The inestimable Jay Cost has a piece at RCP today titled Why GOP ‘Insiders’ Thwart Conservative Reformers. He makes this observation:
This has been a persistent pattern. Conservatives come forward with bold proposals to reform the way government works — or at least stop some egregious abuse — and GOP insiders warn of dire consequences. We’ve seen that on the farm bill, on the Export-Import Bank, on the [mc_name name=’Rep. Paul Ryan (R-WI)’ chamber=’house’ mcid=’R000570′ ] budget plan, on executive amnesty, and now on Iran. Don’t make waves, they warn, lest we risk the majority!
But what is the point of a majority, if not to reform the government? That is the conservative attitude, at any rate, but there is a different view that, unfortunately, has wide purchase in quarters of the Republican party. It is the belief that the majority is a good thing because it means Republicans get to decide how the government pie gets sliced up. Upsetting the apple cart threatens the chairmanship of the Energy and Water Development Subcommittee of Appropriations, which simply cannot be riskedunder this view. Otherwise, Democrats will get to decide how all that tasty government cheese is allocated!
I think that Cost accurately identifies the symptom, dividing up the government pie, but it misses the point when it comes to answering the question of “why” this happens. Was any government pie divided up when the GOP folded like a cheap suit on the DHS appropriation and allowed Obama to institute de facto amnesty? No. In fact, even if no appropriation for DHS were EVER signed, those functions that are core to the agency — Border Patrol, TSA, Coast Guard, etc. — would have continued apace. All that would actually have “shut down” would have been a handful of “non-essential” positions. This was a no-risk, high pay-off play that was an easy win for anyone with balls. Is government pie at stake with the upcoming confirmation vote on Loretta Lynch for Attorney General? Ms. Lynch may not puree puppies to spread on her morning toast but she told the Senate Judiciary Committee in no uncertain terms that she would happily puree the US Constitution to support Barack Obama. And yet that committed gave her an affirmative vote.
Many moons ago, back when I had a full head of hair, thought beer was food, and was blessed to command a light infantry company I had a brigade commander who used to refer to “the little town in Georgia syndrome” in describing truly screwed up and ineffective organizations. He said when you first move to one of those small Georgia towns, you are amazed at how bad it is. But once you live there for a while you start thinking it really isn’t all that bad.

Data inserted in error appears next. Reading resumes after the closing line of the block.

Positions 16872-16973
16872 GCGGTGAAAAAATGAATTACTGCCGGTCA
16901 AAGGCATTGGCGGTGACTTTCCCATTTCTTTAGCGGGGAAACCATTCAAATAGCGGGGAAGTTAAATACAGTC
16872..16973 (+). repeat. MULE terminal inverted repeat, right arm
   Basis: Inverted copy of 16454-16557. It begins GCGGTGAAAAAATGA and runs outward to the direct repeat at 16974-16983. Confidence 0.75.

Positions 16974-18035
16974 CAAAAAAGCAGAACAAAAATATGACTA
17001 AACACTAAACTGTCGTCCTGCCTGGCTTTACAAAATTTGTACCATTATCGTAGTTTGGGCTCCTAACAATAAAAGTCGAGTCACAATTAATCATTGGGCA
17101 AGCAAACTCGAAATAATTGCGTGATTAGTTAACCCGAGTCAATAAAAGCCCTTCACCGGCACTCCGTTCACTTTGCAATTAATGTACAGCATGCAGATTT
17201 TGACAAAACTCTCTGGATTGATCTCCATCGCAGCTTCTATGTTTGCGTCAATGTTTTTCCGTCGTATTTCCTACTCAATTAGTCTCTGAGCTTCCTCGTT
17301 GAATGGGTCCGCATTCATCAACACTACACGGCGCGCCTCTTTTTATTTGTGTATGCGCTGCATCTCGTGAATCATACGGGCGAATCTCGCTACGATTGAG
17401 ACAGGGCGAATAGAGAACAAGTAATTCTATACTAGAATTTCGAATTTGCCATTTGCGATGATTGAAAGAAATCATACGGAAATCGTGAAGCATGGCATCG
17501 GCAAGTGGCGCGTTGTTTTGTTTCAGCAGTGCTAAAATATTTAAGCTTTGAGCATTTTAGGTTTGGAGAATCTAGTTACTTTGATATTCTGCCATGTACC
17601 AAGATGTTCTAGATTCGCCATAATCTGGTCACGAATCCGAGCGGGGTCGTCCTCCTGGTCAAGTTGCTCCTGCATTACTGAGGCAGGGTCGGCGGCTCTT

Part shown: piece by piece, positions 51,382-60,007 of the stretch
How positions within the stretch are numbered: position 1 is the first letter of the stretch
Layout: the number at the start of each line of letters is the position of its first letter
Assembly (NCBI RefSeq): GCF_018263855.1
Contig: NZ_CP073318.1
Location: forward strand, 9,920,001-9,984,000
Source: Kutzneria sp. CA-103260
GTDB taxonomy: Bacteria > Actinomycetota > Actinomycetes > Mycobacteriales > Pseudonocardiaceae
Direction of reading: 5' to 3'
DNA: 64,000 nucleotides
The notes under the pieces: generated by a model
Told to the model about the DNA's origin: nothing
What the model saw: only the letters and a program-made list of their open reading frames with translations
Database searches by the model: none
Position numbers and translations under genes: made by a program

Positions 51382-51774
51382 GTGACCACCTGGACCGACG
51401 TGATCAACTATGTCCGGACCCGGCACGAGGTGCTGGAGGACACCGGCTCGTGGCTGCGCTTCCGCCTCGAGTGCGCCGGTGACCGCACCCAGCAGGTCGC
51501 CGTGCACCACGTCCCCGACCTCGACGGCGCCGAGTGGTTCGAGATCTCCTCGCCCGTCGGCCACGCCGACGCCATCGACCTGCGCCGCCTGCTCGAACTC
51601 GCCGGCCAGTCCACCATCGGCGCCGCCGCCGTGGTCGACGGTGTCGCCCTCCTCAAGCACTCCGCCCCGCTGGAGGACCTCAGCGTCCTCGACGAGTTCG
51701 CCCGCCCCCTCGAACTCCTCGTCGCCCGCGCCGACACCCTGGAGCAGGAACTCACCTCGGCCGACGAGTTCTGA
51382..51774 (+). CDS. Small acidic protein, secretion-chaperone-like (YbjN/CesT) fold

The “why,” that I think Cost doesn’t address, is much more banal than dividing up government largesse. The GOP is irreparably broken. It is a failed organization led by losers who got to the top by, wait for it, being proficient at losing. There are two interesting facets of failed organizations.
Failed organizations are incapable of internal reform.
Failed organizations don’t fail overnight. It takes years of diligent effort to achieve failure that permeates every part of an organization. This is not something unique to the GOP, but it is unique to government. In the private sector, usually market forces succeed in killing off truly failed organization. Even in mission oriented institutions like the Army you find failed organizations that are utterly impervious to change absent the most Draconian steps. (One US Army infantry regiment was actually disbanded during the Korean War, and its number stricken from the Army’s rolls.) But look at any urban school district in the country — indeed, look at most school districts, period — and you see the same behavior. Who rises to lead failed organizations? Well, people who succeeded in that environment, of course. If you succeed in rising to the top of a failed organization what is your incentive to render irrelevant the skills and experience that let you rise to the top in order to reform the organization? What happens when outsiders are brought in? The are either co-opted or driven out. If you’ve ever dealt with most state GOP organizations you find they are profoundly dysfunctional organizations where the members spend more time backstabbing each other for the sake of whatever spoils are available than trying to advance goals. When reformers are elected, what happens?